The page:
Home Theater Movie Renter's Guide - December, 2010


"Going the Distance" (Blu-ray) - Reviewed by Chris Eberle



Garrett (Long) is a typical New York 30-something who is less than successful in long-term relationships.  Erin (Barrymore) is an ambitious newspaper intern working for a six-week stint in the City.  They meet by chance at a bar one night and hit it off immediately.  Encouraged by his friends and she by her sister, they become closer over the time they have together until it’s time for her to return to San Francisco.  Committed to maintaining their relationship, they talk on the phone, text each other constantly and Garrett flies out to visit when he can.  Eventually, hard choices have to be made when they declare their love for each other.  In the end it comes down to their feelings or their careers.


  • New Line Cinema
  • 2010, Color, Rated R, 1 Hr 43 min
  • Aspect Ratio: 2.40:1
  • Codec: Not Specified
  • 1080p
  • English 5.1 DTS-HD Master Audio
  • Starring:  Drew Barrymore, Justin Long, Charlie Day, Jason Sudeikis, Christina Applegate
  • Directed by Nanette Burstein
  • Entertainment:
  • Video:
  • Audio:
  • Extras:
  • Violence: No
  • Sex: Yes
  • Language: Bad


This movie was a pleasant surprise.  Most romantic comedies I’ve reviewed start out strong then fall apart in the middle when things get serious.  This did not happen in Going the Distance.  Witty writing coupled with superb acting makes this one of the most enjoyable films I’ve seen of late.  The humor is firmly in the adult category but never crosses the line of being too crude.  The counterpoint between Erin and her sister, and Garrett and his friends is simply riotous.  There are some truly hilarious moments that easily qualify as side-splitting.  I don’t have too many romantic comedies in my library but this one will be a keeper.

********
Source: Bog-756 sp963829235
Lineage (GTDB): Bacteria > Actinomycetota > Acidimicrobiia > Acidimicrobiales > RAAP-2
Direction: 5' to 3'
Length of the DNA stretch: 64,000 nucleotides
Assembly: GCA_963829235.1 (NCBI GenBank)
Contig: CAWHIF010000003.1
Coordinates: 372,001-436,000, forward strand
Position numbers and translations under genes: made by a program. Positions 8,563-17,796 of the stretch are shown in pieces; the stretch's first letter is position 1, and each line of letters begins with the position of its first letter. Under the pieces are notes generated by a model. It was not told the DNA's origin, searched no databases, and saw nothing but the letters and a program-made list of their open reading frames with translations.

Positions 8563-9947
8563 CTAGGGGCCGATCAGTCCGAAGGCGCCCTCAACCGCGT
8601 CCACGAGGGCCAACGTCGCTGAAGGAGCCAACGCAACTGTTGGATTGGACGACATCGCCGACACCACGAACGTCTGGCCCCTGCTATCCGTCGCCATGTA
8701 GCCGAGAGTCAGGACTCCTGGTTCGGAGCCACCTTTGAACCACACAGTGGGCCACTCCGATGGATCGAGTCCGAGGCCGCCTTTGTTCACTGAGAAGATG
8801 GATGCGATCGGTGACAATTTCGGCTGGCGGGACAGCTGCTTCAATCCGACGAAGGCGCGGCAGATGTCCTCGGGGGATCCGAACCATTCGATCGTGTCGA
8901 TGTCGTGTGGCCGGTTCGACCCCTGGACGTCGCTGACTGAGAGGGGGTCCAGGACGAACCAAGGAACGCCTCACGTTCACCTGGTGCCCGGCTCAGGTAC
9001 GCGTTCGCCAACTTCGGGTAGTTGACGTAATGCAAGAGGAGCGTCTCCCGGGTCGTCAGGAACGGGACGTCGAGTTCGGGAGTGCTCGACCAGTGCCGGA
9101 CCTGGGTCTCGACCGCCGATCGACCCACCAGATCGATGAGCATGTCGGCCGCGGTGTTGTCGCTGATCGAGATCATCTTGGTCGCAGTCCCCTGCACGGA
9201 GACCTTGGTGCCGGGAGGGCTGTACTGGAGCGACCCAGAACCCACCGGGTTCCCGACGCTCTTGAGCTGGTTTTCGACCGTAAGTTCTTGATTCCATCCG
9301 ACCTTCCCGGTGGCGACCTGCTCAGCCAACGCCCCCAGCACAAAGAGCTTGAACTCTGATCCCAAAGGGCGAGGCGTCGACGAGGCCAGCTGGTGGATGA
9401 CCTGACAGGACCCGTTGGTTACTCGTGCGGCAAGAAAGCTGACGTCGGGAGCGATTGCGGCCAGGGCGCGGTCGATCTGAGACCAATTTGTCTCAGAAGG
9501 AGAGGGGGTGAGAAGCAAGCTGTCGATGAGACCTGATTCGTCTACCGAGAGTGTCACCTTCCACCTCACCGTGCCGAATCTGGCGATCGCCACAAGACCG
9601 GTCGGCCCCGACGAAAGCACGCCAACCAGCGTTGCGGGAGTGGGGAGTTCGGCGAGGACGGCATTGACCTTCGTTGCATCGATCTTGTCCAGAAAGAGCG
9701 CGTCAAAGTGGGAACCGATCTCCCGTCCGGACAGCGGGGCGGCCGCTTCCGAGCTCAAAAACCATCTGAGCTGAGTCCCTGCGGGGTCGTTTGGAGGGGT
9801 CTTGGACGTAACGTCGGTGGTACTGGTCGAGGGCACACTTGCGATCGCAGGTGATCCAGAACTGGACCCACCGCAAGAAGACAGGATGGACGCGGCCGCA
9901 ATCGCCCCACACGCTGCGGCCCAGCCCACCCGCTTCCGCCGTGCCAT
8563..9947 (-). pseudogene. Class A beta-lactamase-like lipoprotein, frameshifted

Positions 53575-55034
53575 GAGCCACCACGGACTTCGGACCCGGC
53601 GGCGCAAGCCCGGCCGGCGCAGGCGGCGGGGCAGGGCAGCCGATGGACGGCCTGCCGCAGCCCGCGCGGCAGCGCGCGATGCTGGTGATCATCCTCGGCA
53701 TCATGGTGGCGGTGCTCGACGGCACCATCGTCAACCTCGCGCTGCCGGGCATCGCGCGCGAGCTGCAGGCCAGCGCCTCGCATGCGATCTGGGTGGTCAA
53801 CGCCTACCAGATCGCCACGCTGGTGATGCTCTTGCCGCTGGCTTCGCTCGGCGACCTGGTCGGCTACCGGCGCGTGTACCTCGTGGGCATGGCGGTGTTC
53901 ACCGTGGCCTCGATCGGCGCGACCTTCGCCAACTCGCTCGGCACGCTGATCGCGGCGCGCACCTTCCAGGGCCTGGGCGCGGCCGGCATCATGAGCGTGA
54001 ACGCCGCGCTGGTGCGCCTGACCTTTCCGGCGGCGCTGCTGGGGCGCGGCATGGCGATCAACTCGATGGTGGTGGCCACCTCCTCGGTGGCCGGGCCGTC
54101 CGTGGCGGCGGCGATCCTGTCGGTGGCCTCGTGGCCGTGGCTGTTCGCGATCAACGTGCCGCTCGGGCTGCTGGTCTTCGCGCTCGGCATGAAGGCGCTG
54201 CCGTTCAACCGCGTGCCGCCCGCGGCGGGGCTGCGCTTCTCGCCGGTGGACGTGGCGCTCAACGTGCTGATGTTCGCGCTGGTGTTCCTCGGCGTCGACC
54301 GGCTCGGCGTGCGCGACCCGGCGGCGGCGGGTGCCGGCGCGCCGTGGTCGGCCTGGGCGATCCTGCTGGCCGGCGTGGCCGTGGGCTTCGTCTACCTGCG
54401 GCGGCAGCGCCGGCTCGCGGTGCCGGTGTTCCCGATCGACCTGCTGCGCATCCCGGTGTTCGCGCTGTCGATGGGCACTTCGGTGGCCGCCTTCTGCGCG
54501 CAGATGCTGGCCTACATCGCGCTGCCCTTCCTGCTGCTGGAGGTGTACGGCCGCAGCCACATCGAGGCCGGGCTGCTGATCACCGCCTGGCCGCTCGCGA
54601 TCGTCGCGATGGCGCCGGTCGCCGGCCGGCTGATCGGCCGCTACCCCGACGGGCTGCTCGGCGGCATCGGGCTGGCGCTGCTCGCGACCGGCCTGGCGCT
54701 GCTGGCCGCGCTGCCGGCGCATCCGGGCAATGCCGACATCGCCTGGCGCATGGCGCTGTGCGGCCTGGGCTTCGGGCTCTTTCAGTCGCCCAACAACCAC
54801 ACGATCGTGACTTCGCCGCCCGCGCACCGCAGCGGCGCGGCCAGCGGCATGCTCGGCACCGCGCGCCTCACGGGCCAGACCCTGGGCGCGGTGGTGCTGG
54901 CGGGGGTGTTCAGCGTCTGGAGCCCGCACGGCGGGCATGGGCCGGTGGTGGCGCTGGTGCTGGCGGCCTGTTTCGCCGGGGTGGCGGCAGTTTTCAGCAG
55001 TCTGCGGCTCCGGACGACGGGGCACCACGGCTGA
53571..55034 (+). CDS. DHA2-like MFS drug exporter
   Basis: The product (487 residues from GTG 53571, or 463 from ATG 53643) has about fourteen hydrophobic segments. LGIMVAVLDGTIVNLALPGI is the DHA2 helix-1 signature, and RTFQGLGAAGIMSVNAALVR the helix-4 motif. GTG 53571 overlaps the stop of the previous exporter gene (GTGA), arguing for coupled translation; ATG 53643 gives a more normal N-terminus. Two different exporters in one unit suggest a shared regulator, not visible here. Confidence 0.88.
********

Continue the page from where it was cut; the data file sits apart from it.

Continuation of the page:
Image quality is decent with relatively natural color used throughout.  Scenes in and around New York City look slightly cold and flat with a bluish hue while San Francisco is depicted in warmer tones.  Detail is a bit soft and the picture lacks the last degree of pop seen in a reference-level transfer.  There was no obvious use of edge enhancement or any artifacts in my observation.  Contrast was quite deep with occasional crushing of black-level detail.  The few nighttime scenes had consistent black levels with merely average shadow detail.

Audio was very good with clear well-placed dialog and an upbeat musical accompaniment.  Imaging in outdoor scenes was a tad small with very little use of the surrounds.  The best part was the music which exhibited superb clarity and detail.  Several familiar pop songs make an appearance and I enjoyed hearing old favorites like Take My Breath Away, well-known to any Top Gun fan!  The movie features an actual band, The Boxer Rebellion, performing a few of their songs, which adds a nice touch.


There are a few bonus features on this release.  The cast offers dating advice in two featurettes.  There is a collection of improvised scenes from the principal actors and commentary by director Nanette Burstein.  Finally there is a music video from The Boxer Rebellion and behind-the-scenes info about the film’s soundtrack.  Included in this release are a DVD and a digital copy for your computer or portable device.